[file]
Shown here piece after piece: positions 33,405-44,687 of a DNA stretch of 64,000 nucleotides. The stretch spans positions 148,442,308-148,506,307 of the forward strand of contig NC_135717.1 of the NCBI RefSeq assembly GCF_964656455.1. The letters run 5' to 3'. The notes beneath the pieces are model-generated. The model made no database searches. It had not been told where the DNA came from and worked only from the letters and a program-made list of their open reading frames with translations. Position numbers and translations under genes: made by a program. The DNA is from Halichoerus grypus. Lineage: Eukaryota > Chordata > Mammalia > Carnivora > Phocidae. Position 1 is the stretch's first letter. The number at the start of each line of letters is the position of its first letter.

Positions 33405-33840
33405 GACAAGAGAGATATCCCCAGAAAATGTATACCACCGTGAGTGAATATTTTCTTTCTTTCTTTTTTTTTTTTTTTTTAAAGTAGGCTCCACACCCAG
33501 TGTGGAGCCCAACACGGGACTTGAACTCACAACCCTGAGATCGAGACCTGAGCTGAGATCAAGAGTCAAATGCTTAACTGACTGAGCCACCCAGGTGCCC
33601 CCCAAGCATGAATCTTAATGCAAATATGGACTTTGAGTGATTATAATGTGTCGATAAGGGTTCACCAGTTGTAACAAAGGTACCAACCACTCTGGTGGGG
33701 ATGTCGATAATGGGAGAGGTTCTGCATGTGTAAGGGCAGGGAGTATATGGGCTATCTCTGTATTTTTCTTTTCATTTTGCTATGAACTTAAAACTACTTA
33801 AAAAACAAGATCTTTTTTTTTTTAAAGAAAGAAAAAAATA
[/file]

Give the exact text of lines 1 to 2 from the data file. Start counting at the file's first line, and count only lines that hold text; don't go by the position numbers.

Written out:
Shown here piece after piece: positions 33,405-44,687 of a DNA stretch of 64,000 nucleotides. The stretch spans positions 148,442,308-148,506,307 of the forward strand of contig NC_135717.1 of the NCBI RefSeq assembly GCF_964656455.1. The letters run 5' to 3'. The notes beneath the pieces are model-generated. The model made no database searches. It had not been told where the DNA came from and worked only from the letters and a program-made list of their open reading frames with translations. Position numbers and translations under genes: made by a program. The DNA is from Halichoerus grypus. Lineage: Eukaryota > Chordata > Mammalia > Carnivora > Phocidae. Position 1 is the stretch's first letter. The number at the start of each line of letters is the position of its first letter.

Positions 33405-33840